Notification of journal changes is available via sd_journal_get_fd() and related calls.
The sd_journal_open(), sd_journal_open_directory(), and sd_journal_open_files() calls return 0 on success or a negative errno-style error code. sd_journal_close() returns nothing.
All functions listed here are thread-agnostic and only a single specific thread may operate on a given object during its entire lifetime. It's safe to allocate multiple independent objects and use each from a specific thread in parallel. However, it's not safe to allocate such an object in one thread, and operate or free it from any other, even if locking is used to ensure these threads don't operate on it at the very same time.
These APIs are implemented as a shared library, which can be compiled and linked to with the libsystemd pkg-config(1) file.
systemd(1), sd-journal(3), sd_journal_next(3), sd_journal_get_data(3), systemd-machined(8)
guestfs(3), sd-journal(3), sd_journal_add_match(3), sd_journal_enumerate_fields(3), sd_journal_get_catalog(3), sd_journal_get_cursor(3), sd_journal_get_cutoff_realtime_usec(3), sd_journal_get_data(3), sd_journal_get_fd(3), sd_journal_get_realtime_usec(3), sd_journal_get_usage(3), sd_journal_next(3), sd_journal_query_unique(3), sd_journal_seek_head(3), systemd.directives(7), systemd.index(7).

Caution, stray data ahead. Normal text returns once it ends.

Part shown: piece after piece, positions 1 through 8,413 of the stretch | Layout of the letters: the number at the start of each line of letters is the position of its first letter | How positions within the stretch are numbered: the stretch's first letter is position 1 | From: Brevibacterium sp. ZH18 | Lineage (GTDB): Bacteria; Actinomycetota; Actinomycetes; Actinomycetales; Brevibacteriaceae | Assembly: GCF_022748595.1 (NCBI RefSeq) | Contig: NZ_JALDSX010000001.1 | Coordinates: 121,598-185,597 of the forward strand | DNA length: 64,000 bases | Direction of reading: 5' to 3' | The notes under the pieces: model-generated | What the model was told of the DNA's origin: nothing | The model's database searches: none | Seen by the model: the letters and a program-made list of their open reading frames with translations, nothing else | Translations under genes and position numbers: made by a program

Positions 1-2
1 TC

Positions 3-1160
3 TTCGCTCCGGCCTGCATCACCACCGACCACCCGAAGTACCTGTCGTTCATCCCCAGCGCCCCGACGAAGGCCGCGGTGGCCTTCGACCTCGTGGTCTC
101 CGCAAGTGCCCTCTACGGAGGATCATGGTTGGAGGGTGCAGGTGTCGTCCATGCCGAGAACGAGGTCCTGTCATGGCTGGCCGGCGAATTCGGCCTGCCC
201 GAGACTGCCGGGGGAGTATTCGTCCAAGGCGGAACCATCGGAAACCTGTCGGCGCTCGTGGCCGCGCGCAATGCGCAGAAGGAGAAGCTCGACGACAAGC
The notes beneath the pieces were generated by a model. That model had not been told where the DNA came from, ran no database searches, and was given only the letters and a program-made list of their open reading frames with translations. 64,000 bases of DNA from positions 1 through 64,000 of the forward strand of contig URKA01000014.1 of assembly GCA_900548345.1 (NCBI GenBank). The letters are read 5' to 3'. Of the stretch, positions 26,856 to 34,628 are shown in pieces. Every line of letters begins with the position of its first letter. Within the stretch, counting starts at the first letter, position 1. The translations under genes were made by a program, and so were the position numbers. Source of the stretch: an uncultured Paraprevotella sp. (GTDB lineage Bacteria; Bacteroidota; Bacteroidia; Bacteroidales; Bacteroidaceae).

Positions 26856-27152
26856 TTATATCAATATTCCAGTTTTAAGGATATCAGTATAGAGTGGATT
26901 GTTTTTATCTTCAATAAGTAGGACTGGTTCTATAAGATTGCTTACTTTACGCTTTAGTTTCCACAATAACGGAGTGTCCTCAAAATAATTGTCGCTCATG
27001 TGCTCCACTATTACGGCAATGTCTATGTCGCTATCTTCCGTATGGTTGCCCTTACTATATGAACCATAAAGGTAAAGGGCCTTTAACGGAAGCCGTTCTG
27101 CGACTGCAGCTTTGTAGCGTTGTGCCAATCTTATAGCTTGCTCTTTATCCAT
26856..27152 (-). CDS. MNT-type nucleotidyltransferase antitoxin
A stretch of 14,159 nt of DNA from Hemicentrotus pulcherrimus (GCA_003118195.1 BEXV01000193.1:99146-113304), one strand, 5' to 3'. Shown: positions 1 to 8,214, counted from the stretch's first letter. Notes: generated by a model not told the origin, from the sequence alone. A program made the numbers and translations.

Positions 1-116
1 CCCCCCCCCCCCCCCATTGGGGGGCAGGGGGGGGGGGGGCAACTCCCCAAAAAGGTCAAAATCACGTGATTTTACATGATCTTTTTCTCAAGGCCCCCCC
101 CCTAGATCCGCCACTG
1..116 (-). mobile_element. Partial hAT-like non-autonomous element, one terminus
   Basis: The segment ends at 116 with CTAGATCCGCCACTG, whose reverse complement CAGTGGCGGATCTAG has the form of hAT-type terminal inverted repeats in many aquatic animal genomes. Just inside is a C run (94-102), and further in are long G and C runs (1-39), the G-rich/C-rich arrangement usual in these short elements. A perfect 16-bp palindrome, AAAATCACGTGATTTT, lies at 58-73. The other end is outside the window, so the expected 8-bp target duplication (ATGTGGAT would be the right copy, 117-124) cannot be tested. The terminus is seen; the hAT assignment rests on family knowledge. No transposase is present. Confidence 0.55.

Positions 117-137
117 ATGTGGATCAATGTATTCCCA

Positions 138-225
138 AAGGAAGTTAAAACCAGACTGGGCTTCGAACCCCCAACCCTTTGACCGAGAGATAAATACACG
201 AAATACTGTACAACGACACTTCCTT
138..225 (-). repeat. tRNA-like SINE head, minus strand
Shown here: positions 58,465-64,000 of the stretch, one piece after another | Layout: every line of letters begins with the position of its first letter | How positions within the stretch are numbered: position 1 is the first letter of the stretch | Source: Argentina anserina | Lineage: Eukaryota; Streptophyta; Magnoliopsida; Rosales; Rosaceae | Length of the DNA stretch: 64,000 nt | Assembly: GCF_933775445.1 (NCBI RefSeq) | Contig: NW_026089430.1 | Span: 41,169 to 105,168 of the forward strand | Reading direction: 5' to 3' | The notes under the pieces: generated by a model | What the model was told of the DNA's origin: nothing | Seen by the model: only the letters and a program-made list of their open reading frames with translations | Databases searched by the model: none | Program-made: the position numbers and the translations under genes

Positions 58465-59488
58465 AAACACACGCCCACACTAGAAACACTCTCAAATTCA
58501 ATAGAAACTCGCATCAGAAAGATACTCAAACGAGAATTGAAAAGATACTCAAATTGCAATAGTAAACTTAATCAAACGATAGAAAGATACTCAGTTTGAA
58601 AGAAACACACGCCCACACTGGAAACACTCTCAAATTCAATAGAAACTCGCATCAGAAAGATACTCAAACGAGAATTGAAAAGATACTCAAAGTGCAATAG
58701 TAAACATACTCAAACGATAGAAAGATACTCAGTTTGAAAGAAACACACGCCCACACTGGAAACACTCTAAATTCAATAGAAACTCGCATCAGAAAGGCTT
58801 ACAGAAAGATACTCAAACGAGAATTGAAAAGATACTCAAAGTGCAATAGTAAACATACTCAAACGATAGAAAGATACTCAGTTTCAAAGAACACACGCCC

The man pages sd_journal(3), sd_journal_close(3), SD_JOURNAL_CURRENT_USER(3), SD_JOURNAL_LOCAL_ONLY(3), sd_journal_open_directory(3), sd_journal_open_directory_fd(3), sd_journal_open_files(3), sd_journal_open_files_fd(3), SD_JOURNAL_OS_ROOT(3), SD_JOURNAL_RUNTIME_ONLY(3) and SD_JOURNAL_SYSTEM(3) are aliases of sd_journal_open(3).